4. Great for Gut Health

Studies have shown that people who follow the Mediterranean diet have a higher population of good bacteria in their microbiome compared to those who ate a Western diet. This has a whole host of benefits, from more efficient weight loss to widespread reduced inflammation.

Should You Try the Mediterranean Diet?

Short answer: absolutely!

Like I said, I include many of the foods listed in the Mediterranean Diet in my own diet, as these are some of the healthiest choices you can make within ANY diet.

I have ONE mention to consider before you go all-in, however, and that is regarding the dairy and “whole grain” recommendations of the diet.

When you research the standard Mediterranean model, you’ll see dairy is recommended, as well as whole grains. HOWEVER, there is often no mention of the quality of these two extremely important aspects.

Commercial dairy (this includes cheese and yogurt, as well as milk) in the U.S. contains added hormones and antibiotics, many of which are banned in the EU (where the Mediterranean is). These can have a number of nasty side effects, including up to even increased risk of cancers.

Now, this is by no means hinting at you giving up dairy, or promoting a vegan lifestyle: it is simply pointing out that dairy contains pretty dangerous stuff if you aren’t buying organic. Not to mention, many Mediterranean populations that have been studied in accordance with this diet are consuming raw, unpasteurized dairy. Raw dairy contains the natural enzymes needed for us to properly digest dairy in the first place (pasteurization kills all of the beneficial stuff), so this is also a consideration to keep in mind.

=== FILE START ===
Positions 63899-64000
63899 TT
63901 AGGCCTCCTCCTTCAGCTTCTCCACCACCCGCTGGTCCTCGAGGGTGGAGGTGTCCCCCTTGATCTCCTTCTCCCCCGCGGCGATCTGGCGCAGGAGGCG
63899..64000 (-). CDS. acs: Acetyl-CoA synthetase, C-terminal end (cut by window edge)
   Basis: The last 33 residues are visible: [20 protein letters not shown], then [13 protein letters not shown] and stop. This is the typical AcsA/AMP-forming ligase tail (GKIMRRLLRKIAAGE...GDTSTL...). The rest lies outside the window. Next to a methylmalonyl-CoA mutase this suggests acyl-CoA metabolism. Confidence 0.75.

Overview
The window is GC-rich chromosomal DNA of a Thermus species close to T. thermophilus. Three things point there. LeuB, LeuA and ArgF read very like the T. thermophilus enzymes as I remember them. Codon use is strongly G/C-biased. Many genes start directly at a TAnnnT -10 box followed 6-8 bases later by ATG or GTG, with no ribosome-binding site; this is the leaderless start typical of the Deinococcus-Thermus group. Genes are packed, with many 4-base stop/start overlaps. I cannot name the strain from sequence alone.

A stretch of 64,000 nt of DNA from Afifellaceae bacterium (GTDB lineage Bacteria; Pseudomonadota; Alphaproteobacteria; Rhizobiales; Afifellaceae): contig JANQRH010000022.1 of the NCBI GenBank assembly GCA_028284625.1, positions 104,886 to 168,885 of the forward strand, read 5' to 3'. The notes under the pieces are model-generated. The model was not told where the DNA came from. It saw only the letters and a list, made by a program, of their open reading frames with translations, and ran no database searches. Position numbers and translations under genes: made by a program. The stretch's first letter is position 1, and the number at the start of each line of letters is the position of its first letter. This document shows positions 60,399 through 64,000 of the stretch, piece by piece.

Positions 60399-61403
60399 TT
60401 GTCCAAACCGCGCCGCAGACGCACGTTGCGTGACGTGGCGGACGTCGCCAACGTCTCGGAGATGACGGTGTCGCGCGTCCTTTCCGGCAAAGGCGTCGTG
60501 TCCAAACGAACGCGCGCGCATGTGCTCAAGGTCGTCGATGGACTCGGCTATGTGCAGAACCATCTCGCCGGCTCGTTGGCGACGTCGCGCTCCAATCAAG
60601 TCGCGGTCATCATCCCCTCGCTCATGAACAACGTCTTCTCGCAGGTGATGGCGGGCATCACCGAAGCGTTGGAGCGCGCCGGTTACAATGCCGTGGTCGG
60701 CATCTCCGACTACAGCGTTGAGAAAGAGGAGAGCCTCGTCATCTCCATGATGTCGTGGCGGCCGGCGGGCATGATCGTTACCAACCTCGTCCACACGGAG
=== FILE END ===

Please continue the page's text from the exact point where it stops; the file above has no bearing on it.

You can find raw dairy and cheese in many health food markets, and if you truly want to model the Mediterranean Diet without dealing with dairy issues, that would be the direction to go.

The same also goes for whole grains: many genetically modified ingredients are banned in nations of the EU, yet are put on the shelves in the U.S. A HUGE source of these genetically modified organisms is wheat and “whole grains.” So, when you’re shopping for anything to do with wheat or whole grains, triple-check that they are organic and “non-gmo.”

With that being said, the Mediterranean Diet is an awesome template that includes many of the healthiest foods in the world! Check out the list below on the foods it includes to eat, as well as what to look for when purchasing them (try to buy organic as much as possible):

Foods to Eat:

• WILD fatty fish (always purchase wild due to chemicals in farmed) like salmon, sardines, and mackerel
• Beans and legumes like chickpeas, great northern beans, and adzuki beans
• Roots and tubers like potatoes and sweet potatoes, and winter squash like butternut
• Veggies like artichokes, broccoli, celery, carrots, and bok choy
• Small amounts of whole grains (organic and non-gmo certified) like buckwheat, quinoa, and organic bread (once in a while)
• Cold-pressed, VIRGIN olive oil (a must to avoid inflammatory oils) and organic olives
• Nuts and seeds like walnuts and pumpkin seeds
• Lots of greens like spinach, kale, dandelion, and chard
• Fruits like berries, figs, pomegranates, oranges, and grapefruits
• Very small amounts of organic dairy (raw if you can find it)
• Raw honey
• Red wine (1-2 glasses per day)
• Extras: Almond or other nut milks
• Very small amounts of organic meats once in a while

As you can see, the Mediterranean Diet is basically just a clean diet with Mediterranean foods … so indulge!